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Sound Survival Tips

Recording studios, which have had their own economic issues to deal with for the last decade, did not escape the pressures to streamline, cut back or downsize. However, tough times have brought about a renewed sense of vigor in the survival game.

September 11, 2001, has become the reference point for a lot of things, including the declining health of the American economy. But rather than an economic turning point, 9-11 was, in fact, a highly visible milestone on a long and bumpy road, which has seen a downhill trend since the NASDAQ peaked in early 2000 and, a year later, has simply fallen at a steeper rate.

While larger indices are still volatile, the stock markets have rallied well since the disaster, and, on the day this article began, the Dow Jones average rocketed up 220 points and finished over the magical 10,000 mark for the first time since September 5. But, for better or for worse, that’s partly because the declining economy has forced many public and private companies (including many in the pro audio sector) to reduce overhead. One result is that over one million jobs were eliminated in the U.S. in 2001. For example, in 1995, when Federal Reserve chairman Alan Greenspan spoke about “irrational exuberance,” the entertainment business included nine major record labels. Now there are only five. Almost every aspect of the entertainment industry has been affected, and film, recorded music and live touring industries saw declines last year. Only computer game sales bucked the trend, perhaps because consumers decided to stay home and “cocoon.”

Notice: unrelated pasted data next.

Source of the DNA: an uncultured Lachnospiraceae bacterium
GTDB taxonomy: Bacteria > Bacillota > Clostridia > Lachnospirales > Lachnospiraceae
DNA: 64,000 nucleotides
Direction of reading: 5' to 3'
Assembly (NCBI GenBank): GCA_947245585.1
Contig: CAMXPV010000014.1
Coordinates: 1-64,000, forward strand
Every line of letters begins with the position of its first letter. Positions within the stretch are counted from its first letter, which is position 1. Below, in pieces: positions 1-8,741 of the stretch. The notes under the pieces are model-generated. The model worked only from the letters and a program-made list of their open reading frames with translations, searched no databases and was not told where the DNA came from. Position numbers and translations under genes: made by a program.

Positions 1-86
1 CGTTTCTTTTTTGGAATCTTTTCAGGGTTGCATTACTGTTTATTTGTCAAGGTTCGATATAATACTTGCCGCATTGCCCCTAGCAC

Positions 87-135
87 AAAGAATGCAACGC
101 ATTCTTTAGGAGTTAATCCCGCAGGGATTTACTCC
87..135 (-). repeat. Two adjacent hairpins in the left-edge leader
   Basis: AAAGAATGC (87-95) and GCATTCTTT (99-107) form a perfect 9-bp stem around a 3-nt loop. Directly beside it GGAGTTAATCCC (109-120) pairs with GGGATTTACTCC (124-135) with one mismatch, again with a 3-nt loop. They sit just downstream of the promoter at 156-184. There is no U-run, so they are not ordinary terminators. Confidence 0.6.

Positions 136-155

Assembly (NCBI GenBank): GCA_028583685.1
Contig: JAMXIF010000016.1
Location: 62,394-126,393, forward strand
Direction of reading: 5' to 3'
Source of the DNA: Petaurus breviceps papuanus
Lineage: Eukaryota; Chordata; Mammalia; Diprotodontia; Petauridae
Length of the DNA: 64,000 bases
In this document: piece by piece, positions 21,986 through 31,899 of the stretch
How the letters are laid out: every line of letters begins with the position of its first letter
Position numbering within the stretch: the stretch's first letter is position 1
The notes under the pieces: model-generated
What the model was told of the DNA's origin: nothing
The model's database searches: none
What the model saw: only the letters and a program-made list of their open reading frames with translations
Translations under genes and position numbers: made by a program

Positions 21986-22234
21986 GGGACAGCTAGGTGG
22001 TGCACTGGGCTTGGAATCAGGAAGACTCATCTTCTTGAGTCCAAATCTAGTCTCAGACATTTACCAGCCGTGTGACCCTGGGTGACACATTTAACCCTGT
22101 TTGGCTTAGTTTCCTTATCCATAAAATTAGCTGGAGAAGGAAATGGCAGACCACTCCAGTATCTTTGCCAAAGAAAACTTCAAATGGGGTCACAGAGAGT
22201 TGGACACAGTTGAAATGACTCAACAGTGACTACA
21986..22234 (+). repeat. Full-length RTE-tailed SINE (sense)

Recording studios, which have had their own economic issues to deal with for the last decade, did not escape the pressures to streamline, cut back or downsize. However, tough times have brought about a renewed sense of vigor in the survival game. Many studio owners and managers have been forced to place a renewed emphasis on the business side of their operations, a shift that could bode well for the long-term health of the industry.


Each of the four major U.S. music recording markets — New York, Los Angeles, Nashville and Miami — has been affected by its own particular geographic issues. New York City was a direct target of the September 11 attacks, which essentially shut down the city for the following week. Businesses were affected proportional to how close they were to Ground Zero. Interestingly, New York’s studios were insulated from a greater immediate impact because the core business of New York high-end studios — rap music — tends to be centered in New York itself, so the shutdown of air traffic caused relatively few previously booked sessions to halt. “Ninety percent of our bookings are locally based,” notes Sound on Sound owner David Amlen.

However, travel restrictions caused a drastic reduction in how far in advance studios get booked, a trend that affects all studio markets. And the transportation shutdown meant that recording media didn’t move, causing session cancellations and missed deadlines. “No FedEx, no tapes, no session,” as Masterdisk president Doug Levine succinctly expresses it. Finally, as America’s financial nerve center, New York had already been feeling the effects of a long-term declining economy, one which has stalled several large post-production facility projects, including the renovation of the vast Brooklyn Navy Yard.